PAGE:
Deaths elsewhere

March 16, 2010

CHARLES MOORE, 79

Civil rights-era photographer

The world saw glimpses of the civil rights movement through Charles Moore's eyes: In black-and-white photographs, he captured arresting images of the integration riots at Ole Miss in 1962, the fire hoses in Birmingham in '63, a Ku Klux Klan rally in North Carolina in '65.

The Alabama native recognized the significance of the civil rights movement early on as one of the first photographers to document the Rev. Martin Luther King Jr.'s leadership. Moore is recalled for his striking images of historic and often violent events that led him to get closer to the action than many other photographers would.

Moore died Thursday at age 79, said John Edgley of Edgley Cremation Services in West Palm Beach, Fla.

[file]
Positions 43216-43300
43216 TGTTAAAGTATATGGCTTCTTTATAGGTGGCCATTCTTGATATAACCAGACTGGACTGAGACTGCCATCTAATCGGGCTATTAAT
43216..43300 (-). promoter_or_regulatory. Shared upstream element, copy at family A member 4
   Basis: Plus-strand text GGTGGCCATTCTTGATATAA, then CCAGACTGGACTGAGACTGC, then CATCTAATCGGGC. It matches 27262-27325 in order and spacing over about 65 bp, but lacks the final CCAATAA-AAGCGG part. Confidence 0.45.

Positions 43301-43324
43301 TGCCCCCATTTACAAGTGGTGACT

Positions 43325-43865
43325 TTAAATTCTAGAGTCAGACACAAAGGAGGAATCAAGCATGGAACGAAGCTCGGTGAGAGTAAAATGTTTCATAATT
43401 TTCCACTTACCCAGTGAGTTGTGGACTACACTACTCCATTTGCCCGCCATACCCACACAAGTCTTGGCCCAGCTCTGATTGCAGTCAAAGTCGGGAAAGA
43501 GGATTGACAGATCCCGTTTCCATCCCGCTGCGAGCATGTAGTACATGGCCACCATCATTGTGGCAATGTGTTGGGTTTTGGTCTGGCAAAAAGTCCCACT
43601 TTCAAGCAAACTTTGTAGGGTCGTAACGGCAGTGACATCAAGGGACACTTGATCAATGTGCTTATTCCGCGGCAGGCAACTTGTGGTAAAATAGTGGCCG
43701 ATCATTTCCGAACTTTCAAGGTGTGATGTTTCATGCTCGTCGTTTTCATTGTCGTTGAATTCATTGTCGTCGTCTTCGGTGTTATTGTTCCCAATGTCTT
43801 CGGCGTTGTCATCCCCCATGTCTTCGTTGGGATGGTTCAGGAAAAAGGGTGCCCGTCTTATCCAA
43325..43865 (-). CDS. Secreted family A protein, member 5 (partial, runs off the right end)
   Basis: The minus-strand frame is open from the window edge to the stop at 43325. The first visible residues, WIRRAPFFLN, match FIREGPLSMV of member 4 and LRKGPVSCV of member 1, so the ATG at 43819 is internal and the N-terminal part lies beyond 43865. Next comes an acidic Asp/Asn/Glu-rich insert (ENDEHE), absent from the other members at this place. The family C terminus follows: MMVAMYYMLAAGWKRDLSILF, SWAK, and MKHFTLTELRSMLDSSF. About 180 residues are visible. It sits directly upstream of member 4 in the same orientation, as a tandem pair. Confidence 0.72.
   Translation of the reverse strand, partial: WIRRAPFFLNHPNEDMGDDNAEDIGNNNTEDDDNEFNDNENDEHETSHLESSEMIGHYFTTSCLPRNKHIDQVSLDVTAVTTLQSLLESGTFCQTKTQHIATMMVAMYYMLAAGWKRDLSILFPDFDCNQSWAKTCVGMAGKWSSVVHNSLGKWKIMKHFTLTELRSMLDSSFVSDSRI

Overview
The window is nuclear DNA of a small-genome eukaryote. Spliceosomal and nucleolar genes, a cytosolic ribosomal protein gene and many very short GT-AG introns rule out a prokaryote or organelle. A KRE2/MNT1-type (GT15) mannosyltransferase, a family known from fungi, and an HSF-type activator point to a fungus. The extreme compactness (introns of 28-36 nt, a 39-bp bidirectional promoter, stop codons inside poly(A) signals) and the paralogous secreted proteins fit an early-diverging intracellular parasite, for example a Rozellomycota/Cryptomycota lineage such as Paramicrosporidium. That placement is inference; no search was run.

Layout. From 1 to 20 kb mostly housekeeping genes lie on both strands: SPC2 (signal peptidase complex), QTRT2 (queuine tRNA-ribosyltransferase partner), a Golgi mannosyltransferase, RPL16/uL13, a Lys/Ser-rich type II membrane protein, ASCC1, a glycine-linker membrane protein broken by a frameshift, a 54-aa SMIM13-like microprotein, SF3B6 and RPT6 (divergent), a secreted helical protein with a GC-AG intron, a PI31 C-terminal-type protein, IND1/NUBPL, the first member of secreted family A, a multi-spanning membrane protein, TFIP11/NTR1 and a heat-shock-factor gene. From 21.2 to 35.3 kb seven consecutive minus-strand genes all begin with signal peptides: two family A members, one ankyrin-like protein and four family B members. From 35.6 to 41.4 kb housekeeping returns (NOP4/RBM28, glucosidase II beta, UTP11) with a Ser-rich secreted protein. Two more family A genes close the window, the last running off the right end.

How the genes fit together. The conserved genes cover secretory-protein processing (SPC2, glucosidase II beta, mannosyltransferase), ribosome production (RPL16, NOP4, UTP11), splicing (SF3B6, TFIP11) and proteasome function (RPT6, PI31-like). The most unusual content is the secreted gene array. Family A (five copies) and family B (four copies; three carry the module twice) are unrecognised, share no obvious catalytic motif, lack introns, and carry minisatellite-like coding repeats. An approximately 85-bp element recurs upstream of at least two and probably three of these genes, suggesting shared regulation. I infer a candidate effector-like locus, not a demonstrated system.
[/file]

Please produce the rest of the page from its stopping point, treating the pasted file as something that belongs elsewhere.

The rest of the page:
Moore was working for the Montgomery Advertiser when he began covering the civil rights movement and was the lone photographer at the scene when King was arrested in Montgomery in 1958. One of his images showed two white police officers hustling away King, whose right arm was wrenched behind his back.

Later, while working on a contract basis for Life magazine, Moore traveled across the South to cover some of the most dramatic events of the civil rights movement.

Moore photographed riots at the University of Mississippi that coincided with the enrollment of James Meredith as its first black student. In one, white students hold a Confederate battle flag aloft as they jeer.

- The Associated Press

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